that my role in LEaD’s Educational Technology Team (ETT) involves working with the School of Health Sciences (SHS) and being invited to its many fascinating talks. I don’t often have time to attend these (and – our secret – I don’t always understand all of the words in the titles). But last week I went to attend André Tomlin’s** “Blogging, Tweeting and podcasts: getting your research out there” talk which had been organised by SHS’s Centre for Mental Health Research.
I was intrigued by the title, (I understood all the words) and I was interested to hear the connection between blogging, Twitter and research. Not all of us ‘get’ Twitter, even if we have accounts, We may get Facebook (for friends and people we’re scared of) and LinkedIn (for people we’re scared of who aren’t friends), but Twitter is something slightly different to me, with a less defined, more complex and often contradictory usage remit. How, I wondered, could the communication tool of choice endorsed by the likes of Donald Trump and Victoria Beckham possibly be of use to researchers?
Accessibility of information
André highlighted the difficulties facing the modern researcher. One of these is information overload. According to André, over 240 research papers are published daily compared with only three daily in 1974. Despite this abundance of offerings, audience-detachment can occur as research is often written with other researchers in mind and front-line staff don’t always feel included. The use of ‘paywalls’ means that only those with the necessary affiliations – or cash – can gain access to some information. Also, according to André, 50 percent of research is biased or unreliable.
Blog and Twitter power
André set up his National Elf Service blog in 2011 with four main aims: to make mental health research more accessible; to critically appraise the robustness of published research; to highlight research areas which can positively impact professional practice and to reduce the time-lag (of up to ten years ) between research informing practice.
The key to the blog is that there are many authors (over 150) and service users write some of the reviews. This enables greater accessibility to front-line staff who may not read more formal research, perhaps because they lack critical appraisal skills.
André’s blog and its affiliated Twitter account is underpinned by being open access and free-to-use. Twitter is not just used by researchers (or for that matter presidents of the greatest nations on Earth) but by many other health professionals. The issues of trust and reliability of a blog or a tweet are addressed in the way that articles and opinions can be questioned and commented upon: they are not cul-de-sacs of conversation. André also mentioned the use of ‘Tweet chats’ in which papers are read first and then discussed via Twitter (Flipped tweeting?) and the influence of Twitter communities such as WeMHNurses a ‘Twitter meeting place for mental health nurses & those interested in mental health’. André underlined the power of including expert opinion via podcasts and video as demonstrated by Suzi Gage via ‘Saywhytodrugs’ who, in André’s words has gone from “Twitter user to Twitter hero”.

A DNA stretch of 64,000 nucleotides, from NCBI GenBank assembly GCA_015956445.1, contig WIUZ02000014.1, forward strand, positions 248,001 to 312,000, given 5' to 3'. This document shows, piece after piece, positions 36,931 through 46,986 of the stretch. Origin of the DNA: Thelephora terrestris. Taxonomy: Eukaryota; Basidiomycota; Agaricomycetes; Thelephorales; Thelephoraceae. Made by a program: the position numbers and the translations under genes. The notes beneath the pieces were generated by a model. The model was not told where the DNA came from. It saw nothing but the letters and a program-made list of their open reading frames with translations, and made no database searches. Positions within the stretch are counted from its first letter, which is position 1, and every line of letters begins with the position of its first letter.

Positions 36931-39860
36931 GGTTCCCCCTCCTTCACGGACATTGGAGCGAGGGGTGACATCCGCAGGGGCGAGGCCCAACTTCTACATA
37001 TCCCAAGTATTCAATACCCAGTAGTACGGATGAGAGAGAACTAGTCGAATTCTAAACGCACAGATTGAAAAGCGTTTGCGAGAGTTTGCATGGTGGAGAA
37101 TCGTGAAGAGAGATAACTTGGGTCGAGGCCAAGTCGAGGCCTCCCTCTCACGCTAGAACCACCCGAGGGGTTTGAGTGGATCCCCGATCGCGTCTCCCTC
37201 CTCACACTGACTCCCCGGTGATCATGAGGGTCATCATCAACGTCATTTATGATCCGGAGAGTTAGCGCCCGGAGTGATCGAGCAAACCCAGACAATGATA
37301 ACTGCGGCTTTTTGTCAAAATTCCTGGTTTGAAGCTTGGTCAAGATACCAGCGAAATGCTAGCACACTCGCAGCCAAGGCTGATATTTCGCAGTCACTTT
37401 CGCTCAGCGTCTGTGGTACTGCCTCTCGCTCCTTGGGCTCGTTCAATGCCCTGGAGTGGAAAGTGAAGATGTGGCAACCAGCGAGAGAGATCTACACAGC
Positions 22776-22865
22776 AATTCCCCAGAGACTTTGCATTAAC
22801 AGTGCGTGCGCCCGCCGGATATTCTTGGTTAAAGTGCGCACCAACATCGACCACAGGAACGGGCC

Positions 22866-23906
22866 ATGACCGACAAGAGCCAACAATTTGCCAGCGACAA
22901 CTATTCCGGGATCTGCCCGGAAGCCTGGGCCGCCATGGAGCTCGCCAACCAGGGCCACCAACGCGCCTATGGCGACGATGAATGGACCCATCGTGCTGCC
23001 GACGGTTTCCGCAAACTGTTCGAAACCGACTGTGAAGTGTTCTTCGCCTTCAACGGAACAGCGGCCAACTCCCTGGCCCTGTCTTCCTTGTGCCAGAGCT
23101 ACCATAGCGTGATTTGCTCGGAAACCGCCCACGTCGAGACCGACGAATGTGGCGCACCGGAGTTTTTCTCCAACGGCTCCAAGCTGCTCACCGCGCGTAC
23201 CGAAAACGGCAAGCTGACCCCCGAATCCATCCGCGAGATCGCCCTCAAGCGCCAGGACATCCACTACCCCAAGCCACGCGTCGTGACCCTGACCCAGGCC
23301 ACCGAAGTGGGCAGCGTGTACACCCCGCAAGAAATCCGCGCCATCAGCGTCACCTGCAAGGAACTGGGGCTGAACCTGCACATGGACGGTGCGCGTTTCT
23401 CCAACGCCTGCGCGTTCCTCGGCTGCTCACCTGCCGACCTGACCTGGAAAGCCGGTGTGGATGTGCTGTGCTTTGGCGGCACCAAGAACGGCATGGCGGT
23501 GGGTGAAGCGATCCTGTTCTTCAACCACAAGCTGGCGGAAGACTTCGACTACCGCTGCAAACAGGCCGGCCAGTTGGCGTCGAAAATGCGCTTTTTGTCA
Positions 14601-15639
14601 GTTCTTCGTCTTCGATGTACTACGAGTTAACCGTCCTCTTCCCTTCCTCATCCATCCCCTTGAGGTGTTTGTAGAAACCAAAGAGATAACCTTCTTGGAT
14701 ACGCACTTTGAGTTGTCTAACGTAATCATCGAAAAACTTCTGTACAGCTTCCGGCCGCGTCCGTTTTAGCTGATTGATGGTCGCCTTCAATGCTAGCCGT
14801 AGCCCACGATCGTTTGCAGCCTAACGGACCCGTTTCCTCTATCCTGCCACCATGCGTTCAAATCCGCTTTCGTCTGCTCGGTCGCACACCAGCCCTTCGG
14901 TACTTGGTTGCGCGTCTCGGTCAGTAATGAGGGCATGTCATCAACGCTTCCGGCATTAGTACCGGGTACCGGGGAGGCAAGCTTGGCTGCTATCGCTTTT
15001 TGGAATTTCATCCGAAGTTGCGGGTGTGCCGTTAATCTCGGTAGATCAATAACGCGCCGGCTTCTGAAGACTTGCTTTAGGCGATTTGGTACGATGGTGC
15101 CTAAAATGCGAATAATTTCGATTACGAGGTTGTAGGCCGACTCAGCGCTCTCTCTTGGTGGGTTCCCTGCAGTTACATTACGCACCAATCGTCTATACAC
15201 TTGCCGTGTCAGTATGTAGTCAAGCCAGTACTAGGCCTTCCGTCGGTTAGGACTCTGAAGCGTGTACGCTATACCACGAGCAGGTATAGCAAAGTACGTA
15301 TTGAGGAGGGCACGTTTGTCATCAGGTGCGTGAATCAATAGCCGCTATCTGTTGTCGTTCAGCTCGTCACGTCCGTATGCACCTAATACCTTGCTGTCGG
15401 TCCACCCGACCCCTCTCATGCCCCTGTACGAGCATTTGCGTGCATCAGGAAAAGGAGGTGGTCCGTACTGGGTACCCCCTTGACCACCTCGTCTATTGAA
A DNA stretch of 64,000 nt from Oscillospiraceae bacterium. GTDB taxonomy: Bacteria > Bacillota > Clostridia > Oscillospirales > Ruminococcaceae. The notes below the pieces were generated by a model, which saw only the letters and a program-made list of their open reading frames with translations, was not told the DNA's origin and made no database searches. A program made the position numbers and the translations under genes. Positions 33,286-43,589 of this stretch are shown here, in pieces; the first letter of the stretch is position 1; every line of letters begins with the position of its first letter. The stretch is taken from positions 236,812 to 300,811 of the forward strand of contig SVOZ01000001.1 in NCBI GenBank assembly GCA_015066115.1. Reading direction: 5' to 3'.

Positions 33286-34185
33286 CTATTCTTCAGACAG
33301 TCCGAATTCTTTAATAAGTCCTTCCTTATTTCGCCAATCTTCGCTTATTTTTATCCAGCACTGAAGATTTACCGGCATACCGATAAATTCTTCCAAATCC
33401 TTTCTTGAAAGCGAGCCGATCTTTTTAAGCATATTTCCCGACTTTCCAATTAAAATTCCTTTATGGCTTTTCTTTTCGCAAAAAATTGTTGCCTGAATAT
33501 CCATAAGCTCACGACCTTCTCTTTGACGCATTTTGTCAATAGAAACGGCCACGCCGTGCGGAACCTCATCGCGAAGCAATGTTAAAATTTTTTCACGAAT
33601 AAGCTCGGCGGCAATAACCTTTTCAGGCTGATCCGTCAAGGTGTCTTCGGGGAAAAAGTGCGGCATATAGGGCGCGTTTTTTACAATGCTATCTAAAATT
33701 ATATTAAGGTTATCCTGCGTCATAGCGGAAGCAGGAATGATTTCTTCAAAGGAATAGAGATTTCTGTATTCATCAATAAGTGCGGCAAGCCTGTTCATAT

One of the keys to getting engagement with the blog is to use Twitter as a hook by tweeting the blog post title. Analytics have shown that audiences want clear sign-posting (which Twitter can provide) and that once they arrive on the blog their attention span (or commitment) means that a 30-second video is ample. Podcasts and webinars obviously require more commitment, but should last between 30 and 60 minutes. On average, people spend about two minutes looking at a web page, but as engagement is the aim, this data shouldn’t be the driver for a blog; the focus should be on the actions that result from interacting with the content.
André’s session was both informative and engaging. Thanks to him and the Centre for Mental Health Research for organising. I may even tweet about it…..
**André is an Information Scientist with many years’ experience working in evidence-based healthcare in both the NHS and HE. He established the Centre for Evidence Based Mental Health and, later, his own company, www.minervation.com.